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  • brightshiningreflection brightshiningreflection May 1, 2005 11:55 PM Flag

    OT: MSFT and auto safety

    Pardon the OT post, but I couldn't help but comment on Bill G's push to get software into cars to prevent crashes.

    Is no one else out there as simultaneously terrified and amused as I am about the prospect of a Microsoft OS protecting cars from driving errors and collisions? Has Bill never seen a BSOD? I can just see the screen that pops up: "Your car is about to crash. OK? (yes or no)"

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    • <<<<
      Is no one else out there as simultaneously terrified and amused as I am about the prospect of a Microsoft OS protecting cars from driving errors and collisions?
      >>>>

      As seen in rear-view mirror:

      "WinBus has detected a critical brake application update. To update your ROM, you must pull over, turn-off your car, wait for the download to complete, then re-start your car before your update is recognized)"

    • Software is already going into cars, some of it Linux. I bet *none* is Microsoft's.

      In these litigious times, what sane car manufacturer is going to knowingly outsource development of safety-critical, real-time systems to a PC/entertainment company infamous for its buggy, crash-prone software. And if one does, what jury is then going to accept that that car maker couldn't reasonably have anticipated reliability/safety problems from Microsoft software, given their track record in the public conscious?

      Suicide by class action.

      • 4 Replies to jezlinux
      • Well, it could only work out better than it did in defense, when entire cruisers were rendered "combat ineffective"

        Where do you want to go today?
        Back to port:

        "The Navy began running shipboard applications under Microsoft Windows NT ...The ship had to be towed into the Naval base at Norfolk, Va., because a database overflow caused its propulsion system to fail,"
        h++p://tinyurl.com/bottj
        h++p://tinyurl.com/b67yn
        ad nauseum

        It's a matter of time before nuclear plants and medical instruments have Windows proposed as their OS.

      • I remembered this from a couple of years ago.


        Google this: bmw thai trapped


        Here's the first reference from my search:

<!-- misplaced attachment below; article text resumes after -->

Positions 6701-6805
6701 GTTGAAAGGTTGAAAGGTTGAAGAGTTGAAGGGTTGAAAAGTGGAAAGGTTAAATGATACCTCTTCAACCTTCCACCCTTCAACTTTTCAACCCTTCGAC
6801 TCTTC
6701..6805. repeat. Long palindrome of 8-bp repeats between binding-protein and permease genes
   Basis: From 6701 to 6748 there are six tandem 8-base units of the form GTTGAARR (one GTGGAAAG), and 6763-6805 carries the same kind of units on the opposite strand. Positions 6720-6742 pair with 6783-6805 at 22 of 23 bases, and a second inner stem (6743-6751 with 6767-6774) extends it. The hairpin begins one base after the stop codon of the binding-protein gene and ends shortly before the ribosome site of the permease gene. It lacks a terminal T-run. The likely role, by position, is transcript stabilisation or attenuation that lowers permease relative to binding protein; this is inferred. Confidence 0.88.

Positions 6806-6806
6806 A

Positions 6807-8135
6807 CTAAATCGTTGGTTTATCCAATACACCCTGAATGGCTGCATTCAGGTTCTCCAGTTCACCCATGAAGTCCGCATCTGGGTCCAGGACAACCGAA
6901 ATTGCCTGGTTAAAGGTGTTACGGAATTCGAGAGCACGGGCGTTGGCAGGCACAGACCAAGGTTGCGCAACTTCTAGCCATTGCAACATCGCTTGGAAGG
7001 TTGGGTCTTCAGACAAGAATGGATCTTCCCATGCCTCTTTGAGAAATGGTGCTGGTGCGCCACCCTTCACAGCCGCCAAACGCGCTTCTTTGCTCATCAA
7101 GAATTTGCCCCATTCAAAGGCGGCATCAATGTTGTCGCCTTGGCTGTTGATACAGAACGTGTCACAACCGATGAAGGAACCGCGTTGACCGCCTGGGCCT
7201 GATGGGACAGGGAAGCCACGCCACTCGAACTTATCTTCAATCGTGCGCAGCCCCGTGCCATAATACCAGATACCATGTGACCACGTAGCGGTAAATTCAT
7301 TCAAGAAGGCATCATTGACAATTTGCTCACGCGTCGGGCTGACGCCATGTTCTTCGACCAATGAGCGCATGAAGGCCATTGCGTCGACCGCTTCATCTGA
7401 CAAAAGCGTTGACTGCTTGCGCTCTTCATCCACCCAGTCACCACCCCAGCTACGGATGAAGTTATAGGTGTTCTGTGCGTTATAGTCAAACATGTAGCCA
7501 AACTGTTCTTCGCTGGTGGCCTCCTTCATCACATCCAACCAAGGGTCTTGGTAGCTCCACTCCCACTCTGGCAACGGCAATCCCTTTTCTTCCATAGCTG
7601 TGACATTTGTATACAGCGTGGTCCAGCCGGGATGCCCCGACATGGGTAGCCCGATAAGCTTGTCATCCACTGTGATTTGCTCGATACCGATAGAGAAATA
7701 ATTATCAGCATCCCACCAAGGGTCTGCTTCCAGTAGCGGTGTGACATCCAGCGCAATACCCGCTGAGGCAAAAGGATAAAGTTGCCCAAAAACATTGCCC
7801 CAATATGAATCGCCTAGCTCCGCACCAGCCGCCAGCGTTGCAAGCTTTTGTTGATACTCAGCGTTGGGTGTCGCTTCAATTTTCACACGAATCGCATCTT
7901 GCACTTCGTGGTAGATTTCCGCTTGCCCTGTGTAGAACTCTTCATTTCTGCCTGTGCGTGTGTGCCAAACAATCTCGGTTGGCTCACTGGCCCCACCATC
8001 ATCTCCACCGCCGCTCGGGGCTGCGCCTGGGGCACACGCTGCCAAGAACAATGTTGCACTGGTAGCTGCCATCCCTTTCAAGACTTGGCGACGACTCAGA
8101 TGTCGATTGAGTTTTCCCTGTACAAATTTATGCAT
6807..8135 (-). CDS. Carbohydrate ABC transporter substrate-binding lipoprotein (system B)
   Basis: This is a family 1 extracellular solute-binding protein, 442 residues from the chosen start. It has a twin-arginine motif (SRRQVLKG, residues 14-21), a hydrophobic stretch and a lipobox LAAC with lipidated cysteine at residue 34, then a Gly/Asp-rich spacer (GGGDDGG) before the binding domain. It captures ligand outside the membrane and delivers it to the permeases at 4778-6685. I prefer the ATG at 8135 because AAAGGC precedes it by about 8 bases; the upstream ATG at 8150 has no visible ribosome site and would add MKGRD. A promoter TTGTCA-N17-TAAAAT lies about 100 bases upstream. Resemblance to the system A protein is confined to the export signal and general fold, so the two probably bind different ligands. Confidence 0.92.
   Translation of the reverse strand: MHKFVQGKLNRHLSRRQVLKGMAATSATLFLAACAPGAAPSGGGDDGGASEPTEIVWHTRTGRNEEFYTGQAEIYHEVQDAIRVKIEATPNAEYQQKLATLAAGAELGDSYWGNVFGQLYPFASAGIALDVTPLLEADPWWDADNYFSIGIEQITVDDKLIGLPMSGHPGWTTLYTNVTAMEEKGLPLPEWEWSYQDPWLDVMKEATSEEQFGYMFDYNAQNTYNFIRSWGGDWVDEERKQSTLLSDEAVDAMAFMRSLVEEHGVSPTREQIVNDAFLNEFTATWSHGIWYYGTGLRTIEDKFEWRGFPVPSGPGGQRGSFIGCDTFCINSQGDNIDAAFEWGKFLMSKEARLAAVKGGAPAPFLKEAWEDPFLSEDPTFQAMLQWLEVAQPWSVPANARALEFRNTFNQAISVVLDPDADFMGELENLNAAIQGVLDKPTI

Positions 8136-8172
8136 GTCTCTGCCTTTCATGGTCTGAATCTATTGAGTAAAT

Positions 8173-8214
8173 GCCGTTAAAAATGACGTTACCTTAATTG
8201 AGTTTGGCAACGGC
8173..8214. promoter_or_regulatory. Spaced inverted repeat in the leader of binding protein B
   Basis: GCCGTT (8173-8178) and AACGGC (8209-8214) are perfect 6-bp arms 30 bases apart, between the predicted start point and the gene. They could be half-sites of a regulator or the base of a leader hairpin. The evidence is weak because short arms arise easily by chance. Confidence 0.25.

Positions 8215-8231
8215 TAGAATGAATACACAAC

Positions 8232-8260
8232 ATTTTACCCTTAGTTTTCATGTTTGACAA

www.aardvark.co.nz/daily/2003/n051301.shtml

        ----------------8< Quote >8----------------
        Crashed Computer Traps Thai Politician
        Updated 14 May 2003

        Thailand's Finance Minister Suchart Jaovisidha had to be rescued today from inside his expensive BMW limousine after the onboard computer crashed, leaving the vehicle immobilized.

        Once the computer failed, neither the door locks, power windows nor air conditioning systems would function, leaving the Minister and his driver trapped inside the rapidly heating vehicle.

        Despite the pair's best efforts, it took a full ten minutes before they were able to summon the attention of a nearby guard who freed the two men by smashing one of the vehicle's windows with a sledgehammer.

        A report published in the Bangkok Post indicates that the vehicle was Mr Jaovisidha's own BMW 520 which was being used while his state-supplied Mercedes, was being repaired.

        BMW's more up-market 7-series range uses a computer system called i-drive which has Microsoft's WindowsCE at its core.

        Did Mr Jaovisidha narrowly miss being killed by the blue windscreen of death?
        ----------------8< Quote >8----------------

        =^^=

      • and it would not make a hill of beans difference to you if Msft saved your own ass one day.

        Were you born this way or did you evolve into this?

      • << Software is already going into cars, some of it Linux. I bet *none* is Microsoft's. >>

        You lose.
        www.aardvark.co.nz/daily/2003/n051301.shtml

    • Lends new meaning to the term "blue screen of DEATH"...

      • 1 Reply to fl_aggie
      • >>Lends new meaning to the term "blue screen of DEATH"...<<

        My point exactly. Several circles of hell below Alan Shepherd's recollection of what came to mind when he was flying the 1st US manned space mission. "It is a very sobering feeling to be up in space and realize that one's safety factor was determined by the lowest bidder on a government contract."

        Sort of worrisome to be driving a machine at 70 mph and worrying about the next trojan arriving via the Bluetooth communication system. Also new meaning to "trustworthy" computing....

 
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